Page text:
Sater, the Tony-winning lyricist and book writer of Spring Awakening, told Playbill.com that he has adapted Aeschylus' tragedy into a stage project that features songs penned by the alternative rocker. Diane Paulus, who is currently readying the Public Theater's Delacorte staging of Hair, is attached to direct.
The original Aeschylus work finds the Titan chained on a mountainside, having given the gift of fire to the human race, ultimately freeing them from their dependence on the gods. "It feels very timely to me," Sater explains. "It's about the birth of tyranny and the temptation of tyranny, which was written and staged in the golden days of the world's first democracy."
Sater and Tankian find parallels between the project and America's current political climate. "It's all about one god, Zeus, sort of appropriating the functions of the other gods to himself — or all the other functions of government," Sater says.
Prometheus Bound had been in development for the past few years. However, it was Sater's experience with Spring Awakening that ultimately inspired him to explore the Aeschylus work as a musical project. "It's like a piece of pure theatre," he says. "The ancient Greeks would go to the theatre the way that we would go to church or a temple. I wanted ecstatic dance and music that would kind of burst the thing open.
"While my translation is very faithful and kind of classical, it also has a kind of rock and roll edge to it," Sater adds. "I thought of System of a Down and Serj, and how incredible that texture and that type of music [would be]." Sater describes the score as "electronic, atmospheric rock." Tankian, who was inspired by Spring Awakening and the potentials of writing for theatre, signed on after reading the treatment. "He was very excited about it and very excited about the prospects of getting into something different," Sater recalls. The work has progressed quickly according to Sater, who says that he and Tankian have been collaborating since late 2007 on Prometheus.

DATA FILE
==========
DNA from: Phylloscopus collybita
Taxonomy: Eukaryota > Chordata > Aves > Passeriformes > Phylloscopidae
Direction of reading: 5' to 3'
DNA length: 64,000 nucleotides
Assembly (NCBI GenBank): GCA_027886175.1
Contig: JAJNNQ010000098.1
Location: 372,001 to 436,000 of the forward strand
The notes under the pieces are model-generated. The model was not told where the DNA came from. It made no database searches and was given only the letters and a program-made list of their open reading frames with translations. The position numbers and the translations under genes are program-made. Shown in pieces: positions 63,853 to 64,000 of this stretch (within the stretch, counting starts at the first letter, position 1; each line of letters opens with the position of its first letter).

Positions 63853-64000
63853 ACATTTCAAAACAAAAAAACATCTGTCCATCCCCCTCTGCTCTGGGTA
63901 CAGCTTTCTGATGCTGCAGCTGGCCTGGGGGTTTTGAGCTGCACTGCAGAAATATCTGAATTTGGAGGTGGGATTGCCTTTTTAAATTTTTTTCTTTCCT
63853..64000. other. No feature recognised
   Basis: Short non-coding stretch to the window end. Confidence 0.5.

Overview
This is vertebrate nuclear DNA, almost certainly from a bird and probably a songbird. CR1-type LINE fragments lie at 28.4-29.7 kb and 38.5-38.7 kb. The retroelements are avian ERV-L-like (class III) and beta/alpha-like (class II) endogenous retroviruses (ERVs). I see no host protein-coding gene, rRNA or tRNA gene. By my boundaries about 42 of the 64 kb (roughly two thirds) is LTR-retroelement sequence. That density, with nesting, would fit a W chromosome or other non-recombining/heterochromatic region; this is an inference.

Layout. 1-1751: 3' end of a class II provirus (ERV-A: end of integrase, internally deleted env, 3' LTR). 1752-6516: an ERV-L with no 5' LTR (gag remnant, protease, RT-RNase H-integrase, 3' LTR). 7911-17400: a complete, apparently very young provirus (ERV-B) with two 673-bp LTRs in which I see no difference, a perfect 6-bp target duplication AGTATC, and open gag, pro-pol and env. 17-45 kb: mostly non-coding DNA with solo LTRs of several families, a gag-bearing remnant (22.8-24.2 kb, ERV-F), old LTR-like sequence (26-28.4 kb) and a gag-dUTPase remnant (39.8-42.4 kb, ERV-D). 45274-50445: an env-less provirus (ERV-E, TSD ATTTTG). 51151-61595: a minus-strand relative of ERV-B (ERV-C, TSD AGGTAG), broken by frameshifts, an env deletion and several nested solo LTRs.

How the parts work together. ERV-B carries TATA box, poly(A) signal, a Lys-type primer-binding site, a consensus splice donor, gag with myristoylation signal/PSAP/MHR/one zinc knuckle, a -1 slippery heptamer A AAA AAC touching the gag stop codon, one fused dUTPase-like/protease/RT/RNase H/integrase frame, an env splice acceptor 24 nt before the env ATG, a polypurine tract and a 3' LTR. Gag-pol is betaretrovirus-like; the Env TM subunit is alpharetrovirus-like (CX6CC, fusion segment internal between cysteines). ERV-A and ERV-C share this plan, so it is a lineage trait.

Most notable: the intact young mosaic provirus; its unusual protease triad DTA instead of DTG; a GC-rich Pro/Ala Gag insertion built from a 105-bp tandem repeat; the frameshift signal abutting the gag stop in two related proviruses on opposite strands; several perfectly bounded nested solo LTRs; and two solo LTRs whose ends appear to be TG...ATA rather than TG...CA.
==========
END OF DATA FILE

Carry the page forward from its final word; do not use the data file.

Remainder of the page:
A private reading of the tuner was held a few weeks ago in New York. With roughly ten songs in place, Prometheus Bound is a relatively small musical, with a cast of eight to ten and a four-piece band. Some roles are through-sung, and the project also employs a chorus in a manner similar to the original Aeschylus tragedy.
"I was concerned how it would work, to have this classical verse and to have this electronic wailing," Sater says about the first private reading. "It actually was very exciting, and it deepened your investment in the play. It was startling, but it was fascinating and engaging. It made the play, that already feels very contemporary and of moment, feel all the more so."
While Sater could not officially comment on future plans for Prometheus Bound, he did say that the musical will be workshopped at a regional theatre next season and likely make its regional world premiere during the 2009-2010 season.